How Food Can Be Our Teacher


Food is at the center of life. It provides us with the energy needed to keep our hearts beating and our breath flowing. We organize our schedules around food, and meal times are a focal point in families and communities. Sharing food with loved ones is one of the most fundamental ways we give and receive love.

Since food plays such a central role in our lives, the way we relate to it can give us important information about ourselves. Specifically, our relationship with food has the potential to teach us about what we need to feel healthy, balanced, and authentic.

An important first step is to understand why some of us have challenges with food. We have mistakenly come to believe that our struggles with food—which include yoyo dieting and repeated cycles of weight loss and weight gain—are caused by a lack of will power and self-control. The message we often receive from the media, fitness experts, doctors, and other health professionals is that by committing to exercising and making healthier food choices we can reach and maintain a healthy body weight once and for all.

This message creates the misguided assumption that if a person is unable to stick with a particular diet or exercise plan, they just haven’t applied the same formula of exercise, healthy eating, and self-control hard enough. The assumption is that, eventually, the formula will work.

It’s tempting to believe that more discipline will finally help us create a healthy relationship with food and achieve a balanced body weight. However, as I’ve witnessed in my psychotherapy practice, the reason that this approach generally doesn’t lead to lasting change is because it’s not a lack of self-control and discipline that perpetuates people’s struggles with food. Rather, we tend to eat certain foods to help us cope with strong and challenging emotions. Oftentimes, we don’t have other tools to better manage these feelings, so we are drawn to eat particular foods that allow us to simply feel better.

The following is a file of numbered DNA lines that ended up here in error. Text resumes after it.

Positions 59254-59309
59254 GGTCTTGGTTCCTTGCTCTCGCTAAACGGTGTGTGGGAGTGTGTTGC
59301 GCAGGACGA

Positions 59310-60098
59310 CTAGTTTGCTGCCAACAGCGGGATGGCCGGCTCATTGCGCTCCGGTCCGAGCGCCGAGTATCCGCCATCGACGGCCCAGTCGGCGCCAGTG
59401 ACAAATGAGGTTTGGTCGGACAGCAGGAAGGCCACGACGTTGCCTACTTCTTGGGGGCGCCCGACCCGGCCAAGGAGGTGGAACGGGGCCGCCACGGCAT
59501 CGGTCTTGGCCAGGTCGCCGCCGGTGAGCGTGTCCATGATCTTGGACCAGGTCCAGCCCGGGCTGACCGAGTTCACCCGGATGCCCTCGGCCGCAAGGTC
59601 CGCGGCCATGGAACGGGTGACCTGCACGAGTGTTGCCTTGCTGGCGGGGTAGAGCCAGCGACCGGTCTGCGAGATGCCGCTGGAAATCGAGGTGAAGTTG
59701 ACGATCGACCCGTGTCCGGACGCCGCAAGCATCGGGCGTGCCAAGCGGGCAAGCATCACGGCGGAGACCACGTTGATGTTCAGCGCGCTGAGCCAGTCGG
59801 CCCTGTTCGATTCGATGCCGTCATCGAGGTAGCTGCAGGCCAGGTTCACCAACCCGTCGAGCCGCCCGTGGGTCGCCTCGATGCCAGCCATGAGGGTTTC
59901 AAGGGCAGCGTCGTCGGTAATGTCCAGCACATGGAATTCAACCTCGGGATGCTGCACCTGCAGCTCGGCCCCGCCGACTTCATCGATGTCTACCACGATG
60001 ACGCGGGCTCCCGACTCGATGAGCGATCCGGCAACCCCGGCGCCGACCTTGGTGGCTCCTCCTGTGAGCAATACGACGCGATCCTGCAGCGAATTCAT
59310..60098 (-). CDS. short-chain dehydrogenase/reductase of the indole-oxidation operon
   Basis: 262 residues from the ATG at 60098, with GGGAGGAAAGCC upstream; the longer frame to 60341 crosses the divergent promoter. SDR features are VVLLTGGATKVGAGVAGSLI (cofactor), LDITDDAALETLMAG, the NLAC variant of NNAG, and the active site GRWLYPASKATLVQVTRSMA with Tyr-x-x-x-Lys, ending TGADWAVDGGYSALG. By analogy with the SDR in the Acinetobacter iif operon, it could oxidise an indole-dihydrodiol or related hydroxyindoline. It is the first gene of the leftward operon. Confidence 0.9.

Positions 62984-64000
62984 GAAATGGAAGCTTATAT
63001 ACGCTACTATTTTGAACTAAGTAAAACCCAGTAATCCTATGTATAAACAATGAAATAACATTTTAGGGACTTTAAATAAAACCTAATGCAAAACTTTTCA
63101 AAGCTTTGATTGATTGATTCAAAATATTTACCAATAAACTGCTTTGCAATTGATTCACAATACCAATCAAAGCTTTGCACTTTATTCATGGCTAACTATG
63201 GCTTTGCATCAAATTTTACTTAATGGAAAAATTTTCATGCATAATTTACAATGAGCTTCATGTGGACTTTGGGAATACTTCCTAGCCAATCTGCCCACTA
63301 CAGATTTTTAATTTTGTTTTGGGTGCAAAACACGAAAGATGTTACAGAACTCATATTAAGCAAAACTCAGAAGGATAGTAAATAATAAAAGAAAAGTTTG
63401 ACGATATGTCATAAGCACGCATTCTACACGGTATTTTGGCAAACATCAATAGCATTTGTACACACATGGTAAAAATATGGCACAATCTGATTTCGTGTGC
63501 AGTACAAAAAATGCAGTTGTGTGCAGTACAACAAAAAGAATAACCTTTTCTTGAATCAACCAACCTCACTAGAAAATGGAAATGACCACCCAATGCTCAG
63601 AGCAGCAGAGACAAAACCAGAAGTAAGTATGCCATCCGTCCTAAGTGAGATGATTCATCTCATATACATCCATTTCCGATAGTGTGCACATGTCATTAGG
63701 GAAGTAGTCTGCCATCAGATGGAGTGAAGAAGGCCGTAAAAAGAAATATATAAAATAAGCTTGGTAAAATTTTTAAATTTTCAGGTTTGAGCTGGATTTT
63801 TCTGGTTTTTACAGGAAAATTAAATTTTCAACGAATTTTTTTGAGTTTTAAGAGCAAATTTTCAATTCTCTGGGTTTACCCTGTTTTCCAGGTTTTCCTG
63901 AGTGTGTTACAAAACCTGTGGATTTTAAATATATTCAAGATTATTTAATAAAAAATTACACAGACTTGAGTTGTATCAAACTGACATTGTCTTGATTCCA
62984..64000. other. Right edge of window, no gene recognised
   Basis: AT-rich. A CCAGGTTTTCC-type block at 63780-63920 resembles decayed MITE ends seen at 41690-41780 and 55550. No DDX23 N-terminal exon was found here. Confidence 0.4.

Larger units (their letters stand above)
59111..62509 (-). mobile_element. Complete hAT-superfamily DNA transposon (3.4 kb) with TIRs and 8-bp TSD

When we struggle in our relationship with food, it’s often a younger part of us that is looking for relief and doesn’t know how else to get it other than by eating. In fact, a significant part of a baby’s life is receiving nurturing through food from their caregivers. When a hungry baby is fed by its caregiver, the baby usually feels comforted and nurtured. If we consider this important early experience around food, it makes sense that as adults we are drawn—both consciously and unconsciously—to eat certain foods for a sense of comfort and soothing. We may also use food to numb certain overwhelming and even painful feelings to provide relief for a younger part of us that is experiencing emotional pain.

If we consider the possibility that people develop certain eating tendencies to comfort and soothe these younger aspects of themselves, instead of blaming these habits on a lack of self-control, we have an opportunity to learn more about what feelings may be influencing our relationship with food. This perspective also helps to reduce the shame that often arises when one experiences the perceived failures inherent to the yoyo dieting cycle.

Since eating food we enjoy often provides us with a sense of comfort and relief, struggling with balanced eating and maintaining a healthy body weight could be an indicator that food has become a coping mechanism by which we feel comforted and soothed. If this is an experience that resonates with you, it can be helpful to be curious about what emotions might be needing comforting and soothing. The more you can understand what is influencing your relationship with food, the more you have an opportunity to realize that a lack of self-control is not the problem.

In the end, it’s actually not about food. Food challenges, such as over-eating, under-eating, over-exercising, etc., are coping strategies used by younger parts of us to get relief and feel better.

In my work as well as in my personal life, I have seen how listening to these younger parts and learning what they are really hungry for (which ultimately isn’t food), creates possibilities for healing. As a matter of fact, these younger parts have some really precious and valuable things to teach us. The more we can learn about what they are really using food for, the more we are empowered to take steps in the direction of authenticity, balance, and healing.

By Erin Stohl


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